Israel's Treasury May Scrap Current Approach to Price-controlled Products

The present formula was devised in the 1990s and includes maximum prices on such items as cement and bread.

Finance Ministry officials are considering a move to either adjust the formula for setting government price controls or to scrap it altogether.

The present formula was devised in the 1990s and includes maximum prices on such items as cement and bread.

The Finance Ministry's pricing committee is expected to issue a tender shortly for a consultant to help set policy on government-controlled product pricing.

The move comes one year after the Trajtenberg committee, which was convened to address the cost of living in the wake of last summer's social justice protest, recommended that changes to the current price-control formula be considered. The panel said the present approach provides excessive profits to manufacturers, and that it makes it difficult for competitors - such as in the cement industry, for example - to enter the market.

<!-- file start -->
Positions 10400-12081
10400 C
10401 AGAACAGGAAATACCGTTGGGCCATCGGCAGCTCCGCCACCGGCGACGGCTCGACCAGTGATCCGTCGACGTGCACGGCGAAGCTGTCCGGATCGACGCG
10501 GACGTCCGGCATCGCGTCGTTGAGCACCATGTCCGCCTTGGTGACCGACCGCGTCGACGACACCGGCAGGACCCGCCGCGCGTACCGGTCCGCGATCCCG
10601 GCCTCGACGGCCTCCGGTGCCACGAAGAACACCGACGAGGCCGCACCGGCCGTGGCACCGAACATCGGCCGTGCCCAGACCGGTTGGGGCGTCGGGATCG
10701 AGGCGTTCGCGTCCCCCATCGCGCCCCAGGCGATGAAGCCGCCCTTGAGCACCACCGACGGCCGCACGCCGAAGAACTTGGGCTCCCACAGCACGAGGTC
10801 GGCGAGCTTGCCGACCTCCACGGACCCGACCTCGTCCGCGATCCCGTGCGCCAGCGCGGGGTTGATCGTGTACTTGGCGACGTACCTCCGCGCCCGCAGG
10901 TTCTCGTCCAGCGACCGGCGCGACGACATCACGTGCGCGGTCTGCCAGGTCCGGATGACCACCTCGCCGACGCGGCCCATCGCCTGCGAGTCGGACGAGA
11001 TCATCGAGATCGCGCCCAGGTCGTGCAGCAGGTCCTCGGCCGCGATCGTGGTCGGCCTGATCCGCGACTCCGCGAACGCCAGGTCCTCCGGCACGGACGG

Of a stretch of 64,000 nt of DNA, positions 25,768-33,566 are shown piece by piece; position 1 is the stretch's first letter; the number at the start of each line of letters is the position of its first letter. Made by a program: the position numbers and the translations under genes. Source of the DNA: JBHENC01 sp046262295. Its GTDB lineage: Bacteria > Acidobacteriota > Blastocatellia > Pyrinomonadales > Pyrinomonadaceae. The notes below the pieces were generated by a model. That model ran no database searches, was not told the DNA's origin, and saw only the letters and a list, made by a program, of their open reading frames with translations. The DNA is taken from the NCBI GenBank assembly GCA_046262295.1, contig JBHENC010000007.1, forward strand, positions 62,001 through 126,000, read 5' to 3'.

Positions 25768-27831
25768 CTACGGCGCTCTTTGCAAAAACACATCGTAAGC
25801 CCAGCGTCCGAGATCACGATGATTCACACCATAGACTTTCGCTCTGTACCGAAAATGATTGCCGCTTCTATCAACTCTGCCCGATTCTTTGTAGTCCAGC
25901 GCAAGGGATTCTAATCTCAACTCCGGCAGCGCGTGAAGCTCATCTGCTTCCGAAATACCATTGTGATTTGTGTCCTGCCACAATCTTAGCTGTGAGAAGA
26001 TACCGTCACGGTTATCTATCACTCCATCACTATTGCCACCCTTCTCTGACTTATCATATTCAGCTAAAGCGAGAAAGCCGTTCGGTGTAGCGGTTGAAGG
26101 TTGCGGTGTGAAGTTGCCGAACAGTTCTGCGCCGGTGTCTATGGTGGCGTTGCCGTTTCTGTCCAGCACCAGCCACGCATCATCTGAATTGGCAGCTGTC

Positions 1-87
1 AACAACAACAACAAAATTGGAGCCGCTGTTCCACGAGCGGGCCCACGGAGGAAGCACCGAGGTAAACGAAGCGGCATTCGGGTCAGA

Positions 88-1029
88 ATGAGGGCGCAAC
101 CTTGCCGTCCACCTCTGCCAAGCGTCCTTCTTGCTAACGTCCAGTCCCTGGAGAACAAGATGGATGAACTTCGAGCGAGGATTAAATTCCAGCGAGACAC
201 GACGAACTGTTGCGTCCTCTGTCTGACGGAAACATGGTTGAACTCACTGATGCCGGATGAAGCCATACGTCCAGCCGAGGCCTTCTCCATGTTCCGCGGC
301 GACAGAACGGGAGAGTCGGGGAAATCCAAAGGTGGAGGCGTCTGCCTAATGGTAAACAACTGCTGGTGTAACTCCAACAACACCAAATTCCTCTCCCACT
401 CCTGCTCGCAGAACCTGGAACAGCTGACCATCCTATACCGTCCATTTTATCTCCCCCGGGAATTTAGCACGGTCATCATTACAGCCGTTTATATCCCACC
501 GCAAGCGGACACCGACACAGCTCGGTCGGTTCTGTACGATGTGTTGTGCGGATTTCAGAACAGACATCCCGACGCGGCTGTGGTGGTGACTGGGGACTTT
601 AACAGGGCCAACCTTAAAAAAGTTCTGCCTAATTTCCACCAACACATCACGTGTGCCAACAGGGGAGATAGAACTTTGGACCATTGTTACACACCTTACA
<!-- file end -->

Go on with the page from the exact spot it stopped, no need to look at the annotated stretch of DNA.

Following the Trajtenberg recommendations, the cabinet approved a resolution to amend the price-control formula. "It involves an outmoded formula that was set when interest rates and other [economic] data were different than they are now," said a source close to the deliberations. "We will look into whether there is a need for this kind of generic formula at all. It's not certain that we will find it appropriate to continue using it."

The current pricing formula factors in the various components of the cost of production, including energy costs and the price of raw materials. Movement in the consumer price index is also factored in, as are interest rates and the producer's profits. It sets a maximum profit margin for the manufacturer.

When it comes to industrial items, revisions to the maximum selling price are generally set by the Industry, Trade and Labor Ministry. Other product pricing is set jointly by the agriculture and finance ministries.

Those who oppose the present approach to price controls argue that producers favor the current formula when it can be used to raise prices, but that it is rarely used to lower prices when production costs decline.